"My folks used to come up to L.A. when I was probably 6-7-8 years old and this was the only thing I remember about L.A. This was the fabulous thing to do," said Daniel.
Angels Flight was shut down Feb. 1, 2001, after a rail car broke loose, rolled backward and smashed head on into another car. The accident killed an 83-year-old man visiting from New Jersey, Holocaust survivor Leon Praport, and injured seven other people, including his 80-year-old wife. Federal investigators concluded that faulty mechanical and brake systems were to blame.
"It's tragic that someone was killed. A number of people were injured and we responded to it and had to rescue the people off of this," said L.A. City Fire Battalion Chief Greg Gibson. "And since that day, it has been closed down until they could come up with a much more advanced system so that people would be safe as they rode it."
The newly restored railway features a computerized braking system and other safety features approved last week by regulators.
"The railway now is a traditional funicular. The two cars are attached to opposite ends of the same cable. When one goes up, the other goes down and vice versa. They can't hit each other," said John H. Welborne, president of the Angels Flight Railway Foundation.
The Angels Flight Railway Foundation, whose members include historic preservationists and downtown boosters, spent years raising about $3.5 million to repair and upgrade the railway.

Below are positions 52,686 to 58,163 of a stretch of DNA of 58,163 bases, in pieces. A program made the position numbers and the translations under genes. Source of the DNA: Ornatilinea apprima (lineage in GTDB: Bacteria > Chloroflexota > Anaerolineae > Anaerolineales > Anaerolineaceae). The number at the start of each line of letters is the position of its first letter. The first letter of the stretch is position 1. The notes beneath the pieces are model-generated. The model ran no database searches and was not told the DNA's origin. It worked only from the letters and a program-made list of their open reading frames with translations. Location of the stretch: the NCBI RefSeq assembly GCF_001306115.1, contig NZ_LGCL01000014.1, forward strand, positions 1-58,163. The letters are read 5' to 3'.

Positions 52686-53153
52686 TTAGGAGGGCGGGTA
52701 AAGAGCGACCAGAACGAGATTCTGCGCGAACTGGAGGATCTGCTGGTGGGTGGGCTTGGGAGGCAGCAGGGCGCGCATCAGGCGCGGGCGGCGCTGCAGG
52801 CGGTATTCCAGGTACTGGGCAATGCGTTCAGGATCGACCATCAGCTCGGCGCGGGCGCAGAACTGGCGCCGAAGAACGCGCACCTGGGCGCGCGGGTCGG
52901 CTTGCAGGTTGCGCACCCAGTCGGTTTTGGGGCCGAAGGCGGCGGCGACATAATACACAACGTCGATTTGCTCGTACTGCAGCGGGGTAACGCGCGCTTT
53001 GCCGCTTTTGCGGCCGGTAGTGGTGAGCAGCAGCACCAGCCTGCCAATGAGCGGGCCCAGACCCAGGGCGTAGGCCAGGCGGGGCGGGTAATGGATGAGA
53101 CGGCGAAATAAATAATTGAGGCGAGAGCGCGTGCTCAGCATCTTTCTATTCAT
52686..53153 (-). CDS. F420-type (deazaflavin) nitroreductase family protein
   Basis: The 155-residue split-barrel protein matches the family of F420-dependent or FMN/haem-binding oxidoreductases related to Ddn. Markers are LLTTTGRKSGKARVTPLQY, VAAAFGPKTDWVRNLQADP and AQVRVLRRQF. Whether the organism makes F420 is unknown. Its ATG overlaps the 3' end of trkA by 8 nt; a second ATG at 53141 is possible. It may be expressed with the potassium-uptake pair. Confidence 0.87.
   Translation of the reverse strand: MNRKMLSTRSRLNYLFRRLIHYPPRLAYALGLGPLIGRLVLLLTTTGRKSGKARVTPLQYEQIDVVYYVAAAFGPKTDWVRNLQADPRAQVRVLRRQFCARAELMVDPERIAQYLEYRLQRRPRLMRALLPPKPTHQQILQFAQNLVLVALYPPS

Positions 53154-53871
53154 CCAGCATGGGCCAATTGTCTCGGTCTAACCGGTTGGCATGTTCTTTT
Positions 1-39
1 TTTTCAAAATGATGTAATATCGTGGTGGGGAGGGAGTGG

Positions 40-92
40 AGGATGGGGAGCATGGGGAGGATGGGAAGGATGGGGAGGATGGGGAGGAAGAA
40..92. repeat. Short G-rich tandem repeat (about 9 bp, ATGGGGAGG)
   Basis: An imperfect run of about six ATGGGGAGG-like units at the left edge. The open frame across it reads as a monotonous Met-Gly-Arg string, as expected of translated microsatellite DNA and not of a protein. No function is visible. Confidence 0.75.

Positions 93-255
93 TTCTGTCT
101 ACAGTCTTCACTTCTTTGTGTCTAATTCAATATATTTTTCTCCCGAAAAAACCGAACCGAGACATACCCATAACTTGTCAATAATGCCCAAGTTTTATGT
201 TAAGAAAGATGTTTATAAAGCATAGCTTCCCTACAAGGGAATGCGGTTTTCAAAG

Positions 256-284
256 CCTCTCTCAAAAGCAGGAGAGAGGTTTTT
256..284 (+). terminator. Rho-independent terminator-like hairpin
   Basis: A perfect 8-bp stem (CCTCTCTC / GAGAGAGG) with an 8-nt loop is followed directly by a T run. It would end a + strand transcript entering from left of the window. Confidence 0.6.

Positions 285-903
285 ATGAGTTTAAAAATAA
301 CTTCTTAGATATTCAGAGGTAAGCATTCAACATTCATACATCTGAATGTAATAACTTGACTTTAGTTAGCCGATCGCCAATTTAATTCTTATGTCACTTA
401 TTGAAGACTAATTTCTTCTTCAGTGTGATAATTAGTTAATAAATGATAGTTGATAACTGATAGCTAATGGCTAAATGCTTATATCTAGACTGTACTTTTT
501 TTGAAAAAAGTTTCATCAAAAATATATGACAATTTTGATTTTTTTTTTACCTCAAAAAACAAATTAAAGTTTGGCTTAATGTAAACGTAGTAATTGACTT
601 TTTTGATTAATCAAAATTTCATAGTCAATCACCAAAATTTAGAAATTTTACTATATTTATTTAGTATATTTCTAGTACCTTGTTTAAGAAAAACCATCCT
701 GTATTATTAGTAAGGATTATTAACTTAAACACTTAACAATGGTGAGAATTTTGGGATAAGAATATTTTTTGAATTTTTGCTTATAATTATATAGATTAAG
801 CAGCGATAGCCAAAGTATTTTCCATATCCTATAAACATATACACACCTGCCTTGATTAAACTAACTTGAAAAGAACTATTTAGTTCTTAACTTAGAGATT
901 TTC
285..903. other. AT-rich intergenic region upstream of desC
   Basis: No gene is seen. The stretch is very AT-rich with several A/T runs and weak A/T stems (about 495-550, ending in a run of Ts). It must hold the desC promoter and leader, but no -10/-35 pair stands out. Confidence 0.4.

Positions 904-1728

The redesigned mechanism is much like the original, with both cars counterbalancing each other at opposite ends of the same cable. Each car now has a second safety cable, and there are four types of brake systems and collision avoidance technology similar to positive train control. The system relies on sensors on the track to determine the cars' location and when they are allowed to safely move.
With a new safety overhaul in place, the railway offers lifts to pedestrians who would otherwise have to rely on a steep set of stairs to get to the top of Bunker Hill.
The railway will operate from 6:45 a.m. to 10 p.m. daily. The fare for the one-minute ride between Hill Street and Grand Avenue is 25 cents.
Angels Flight opened in 1901 and is billed as the "Shortest Railway in the World."
The Associated Press contributed to this report.